The future holds many uncertainties, particularly when looking at upcoming financial needs. When faced with the tough decision of helping to cover the costs of your child (or grandchild’s) education versus saving for your retirement, what should you do?
It's no secret that the cost of college tuition is on the rise. The average in-state tuition for a four-year degree at a public institution increased 3 percent between the 2016-17 school year and the 2017-18 school year. Parents can't do much to predict how college costs will change over the next couple decades, but it’s a safe bet that the price of an education will continue to rise.
Further, with every generation, the breakdown of retirement income sources fluctuates. It’s expected that Baby Boomers' retirements will be equally funded by personal savings and the government. It’s likely that the average Millennial's retirement will be much less reliant on government resources with a greater portion needed for retirement from personal savings.
The separate goals of providing an education for the next generation and saving for retirement are both high-cost investments for many people. In this blog, we will help you better understand how to plan for these two major milestones:
Saving should be a priority
To be prepared for the expenses associated with college, as well as those with retirement, planning and saving is essential. However, for parents hoping to juggle both financial responsibilities, sometimes it seems as though people must choose between the two.
For many parents focused on providing for their children, sacrificing retirement savings in favor of providing a college education for their child feels like the right decision. However, this practice can lead to financial hardship down the road. College graduates who were once grateful for the assistance in paying for their degrees might one day realize that their parents may have been better off staying the course on their retirement savings goals.
Securing your own future first
Parents with a 401(k), IRA or other retirement accounts may consider turning to these resources first to fund college costs. Withdrawing from these accounts early may come with several consequences, often in the form of fees and taxes.
There are some circumstances that avoid these excess costs, such as if your child begins college within the12 months following the withdrawal, and you can show that you don't have another way to pay for the education. However, even when you're able to bypass an early withdrawal fee, you may still get stuck with state or local income taxes.
These short-term consequences aren't the only ramifications of withdrawing from retirement accounts to fund your child's education. A lower amount of money in savings means you'll earn less interest, which in time can have a significant impact on your retirement fund.
What's more, a lack of retirement savings can come back to affect your children. If you reach retirement without the resources to care for yourself, that burden may be passed back onto your children. While a young, able-bodied adult may not want to think about themselves as elderly, frail or potentially disabled in the future, these are real possibilities that could have a great impact on their children's financial stability.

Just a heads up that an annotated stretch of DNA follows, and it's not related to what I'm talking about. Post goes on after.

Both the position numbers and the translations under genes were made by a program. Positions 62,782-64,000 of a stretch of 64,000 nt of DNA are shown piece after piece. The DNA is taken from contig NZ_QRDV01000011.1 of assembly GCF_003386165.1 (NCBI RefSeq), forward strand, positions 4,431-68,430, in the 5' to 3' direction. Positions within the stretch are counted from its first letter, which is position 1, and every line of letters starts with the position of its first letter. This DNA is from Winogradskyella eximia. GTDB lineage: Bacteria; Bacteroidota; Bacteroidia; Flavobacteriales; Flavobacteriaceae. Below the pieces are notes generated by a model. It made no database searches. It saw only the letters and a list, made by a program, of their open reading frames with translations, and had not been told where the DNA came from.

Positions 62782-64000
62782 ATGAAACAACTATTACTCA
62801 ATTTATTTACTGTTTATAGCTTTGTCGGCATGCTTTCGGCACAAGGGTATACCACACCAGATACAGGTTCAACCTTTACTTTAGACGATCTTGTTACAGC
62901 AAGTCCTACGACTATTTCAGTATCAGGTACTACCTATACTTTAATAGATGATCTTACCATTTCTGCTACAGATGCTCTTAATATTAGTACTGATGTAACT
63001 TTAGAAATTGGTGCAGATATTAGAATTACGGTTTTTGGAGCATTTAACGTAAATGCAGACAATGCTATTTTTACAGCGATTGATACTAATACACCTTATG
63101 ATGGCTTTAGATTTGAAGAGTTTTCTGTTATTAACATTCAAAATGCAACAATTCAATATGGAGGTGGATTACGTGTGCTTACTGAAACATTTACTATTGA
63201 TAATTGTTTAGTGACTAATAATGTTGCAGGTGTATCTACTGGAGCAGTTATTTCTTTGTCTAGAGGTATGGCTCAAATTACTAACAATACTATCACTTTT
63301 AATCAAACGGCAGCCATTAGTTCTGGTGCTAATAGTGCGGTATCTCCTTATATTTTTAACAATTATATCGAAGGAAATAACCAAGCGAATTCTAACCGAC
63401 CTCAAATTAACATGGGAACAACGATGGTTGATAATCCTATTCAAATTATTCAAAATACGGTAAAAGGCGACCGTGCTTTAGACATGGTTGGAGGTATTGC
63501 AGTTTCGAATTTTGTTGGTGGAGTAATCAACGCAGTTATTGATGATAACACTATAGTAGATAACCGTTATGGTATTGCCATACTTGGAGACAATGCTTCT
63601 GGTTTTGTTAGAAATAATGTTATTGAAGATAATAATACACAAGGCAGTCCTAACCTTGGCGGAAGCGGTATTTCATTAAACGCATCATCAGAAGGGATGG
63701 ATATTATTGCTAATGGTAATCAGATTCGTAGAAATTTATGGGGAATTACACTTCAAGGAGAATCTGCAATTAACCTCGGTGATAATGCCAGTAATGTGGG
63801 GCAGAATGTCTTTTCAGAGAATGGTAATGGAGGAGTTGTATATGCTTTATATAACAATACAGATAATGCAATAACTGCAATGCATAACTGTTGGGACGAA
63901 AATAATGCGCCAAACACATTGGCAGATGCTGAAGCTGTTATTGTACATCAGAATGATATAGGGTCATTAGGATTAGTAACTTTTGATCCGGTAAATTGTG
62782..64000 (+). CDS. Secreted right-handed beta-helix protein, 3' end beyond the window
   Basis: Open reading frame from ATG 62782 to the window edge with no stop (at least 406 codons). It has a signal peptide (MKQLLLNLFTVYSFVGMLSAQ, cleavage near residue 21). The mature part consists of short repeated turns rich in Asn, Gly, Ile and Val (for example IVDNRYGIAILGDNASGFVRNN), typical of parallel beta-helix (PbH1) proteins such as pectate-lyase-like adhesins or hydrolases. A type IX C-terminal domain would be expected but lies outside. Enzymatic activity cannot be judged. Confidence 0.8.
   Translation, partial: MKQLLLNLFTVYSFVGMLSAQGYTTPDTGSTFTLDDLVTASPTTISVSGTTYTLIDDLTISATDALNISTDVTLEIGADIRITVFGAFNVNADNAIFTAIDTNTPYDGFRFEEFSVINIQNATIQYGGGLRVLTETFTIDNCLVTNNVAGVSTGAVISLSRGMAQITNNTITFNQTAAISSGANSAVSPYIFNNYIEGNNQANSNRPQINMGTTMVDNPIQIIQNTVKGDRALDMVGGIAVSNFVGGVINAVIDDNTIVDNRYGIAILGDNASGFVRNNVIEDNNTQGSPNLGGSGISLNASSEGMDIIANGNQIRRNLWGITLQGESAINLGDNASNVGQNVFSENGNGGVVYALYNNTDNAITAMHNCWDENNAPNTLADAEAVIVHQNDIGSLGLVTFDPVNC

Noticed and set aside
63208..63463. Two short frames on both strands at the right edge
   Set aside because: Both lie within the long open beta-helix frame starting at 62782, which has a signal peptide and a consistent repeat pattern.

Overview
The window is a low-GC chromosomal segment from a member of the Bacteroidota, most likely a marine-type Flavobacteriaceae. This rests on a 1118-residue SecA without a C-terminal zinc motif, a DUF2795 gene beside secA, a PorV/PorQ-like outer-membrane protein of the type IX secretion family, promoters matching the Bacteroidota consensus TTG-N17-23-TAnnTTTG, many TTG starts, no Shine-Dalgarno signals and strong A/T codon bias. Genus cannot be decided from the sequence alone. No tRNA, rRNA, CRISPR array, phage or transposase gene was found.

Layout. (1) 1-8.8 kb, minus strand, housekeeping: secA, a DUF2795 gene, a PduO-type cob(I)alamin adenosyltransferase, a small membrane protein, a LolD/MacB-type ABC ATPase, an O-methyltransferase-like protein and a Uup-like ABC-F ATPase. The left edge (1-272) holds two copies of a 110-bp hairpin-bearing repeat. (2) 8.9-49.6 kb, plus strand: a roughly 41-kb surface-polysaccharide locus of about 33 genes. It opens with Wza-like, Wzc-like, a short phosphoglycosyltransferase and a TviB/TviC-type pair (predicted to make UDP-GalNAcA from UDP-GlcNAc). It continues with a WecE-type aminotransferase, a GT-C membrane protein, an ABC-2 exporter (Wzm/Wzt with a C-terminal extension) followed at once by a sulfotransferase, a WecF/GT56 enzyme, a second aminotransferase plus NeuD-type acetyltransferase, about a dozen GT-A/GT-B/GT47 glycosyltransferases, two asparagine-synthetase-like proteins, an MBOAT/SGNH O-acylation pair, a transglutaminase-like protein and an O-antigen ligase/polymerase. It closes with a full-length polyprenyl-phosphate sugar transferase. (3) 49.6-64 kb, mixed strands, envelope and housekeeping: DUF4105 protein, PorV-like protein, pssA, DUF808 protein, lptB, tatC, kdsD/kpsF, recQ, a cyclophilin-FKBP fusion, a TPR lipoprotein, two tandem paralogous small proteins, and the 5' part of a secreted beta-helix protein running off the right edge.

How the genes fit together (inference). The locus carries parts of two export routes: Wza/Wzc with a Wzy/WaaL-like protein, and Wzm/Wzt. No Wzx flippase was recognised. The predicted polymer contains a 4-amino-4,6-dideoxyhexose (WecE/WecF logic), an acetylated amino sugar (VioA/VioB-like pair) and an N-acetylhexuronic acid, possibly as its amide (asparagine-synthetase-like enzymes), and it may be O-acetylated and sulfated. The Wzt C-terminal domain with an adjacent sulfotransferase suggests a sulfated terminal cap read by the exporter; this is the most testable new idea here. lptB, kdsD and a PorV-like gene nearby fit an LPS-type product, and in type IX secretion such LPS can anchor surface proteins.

The average family caregiver spends about $7,000 per year on a family member to whom they provide support, according to the AARP Family Caregiving and Out-of-Pocket Costs: 2016 report. Caregivers who live an hour or more away from the person they support and those who care for people living from dementia spend even more.
Further, caring for aging parents often translates to adult children reducing their working hours, adjusting their work schedules or taking more time off, thus impacting their earning potential.
Available resources for college vs. retirement
College students and their parents have a plethora of options for financial assistance for college, including:
- Federal subsidized loans
- Federal unsubsidized loans
- Private loans
- Home equity lines of credit
- Home equity loans
- Personal loans
Once students with education loans graduate from college, there are many options for repayment that can help make the process more affordable, including Public Service Loan Forgiveness for grads who go into nonprofit or governmental work, as well as income-based and Pay As You Earn plans.
Meanwhile, there are very limited options for aging adults to finance their retirements. A retiring property owner could opt to leverage equity in real estate to supplement retirement income. However, using property equity could put adult children in the tricky position of needing to either pay off the loan themselves or sell their family home—potentially a very emotional decision.
Financial advice can help parents balance savings goals
Juggling multiple family savings goals like education and retirement isn't an easy task. However, it's possible to continue to fund a healthy retirement account while also setting aside some savings to help your child with future educational expenses. To do this, though, it's important to start early.
Setting up a retirement account, whether you have access to an employer-sponsored 401(k) or decide to open your own IRA or other savings method, is a good start. Continually funding this account and allowing the money to grow and compound will give you a good onset toward a financially sound retirement.
Speaking with a financial advisor can help you determine what your savings capabilities are and what goals would be smart to work toward. For more information or advice on how to juggle long-term savings priorities, connect with one of our financial advisors today.
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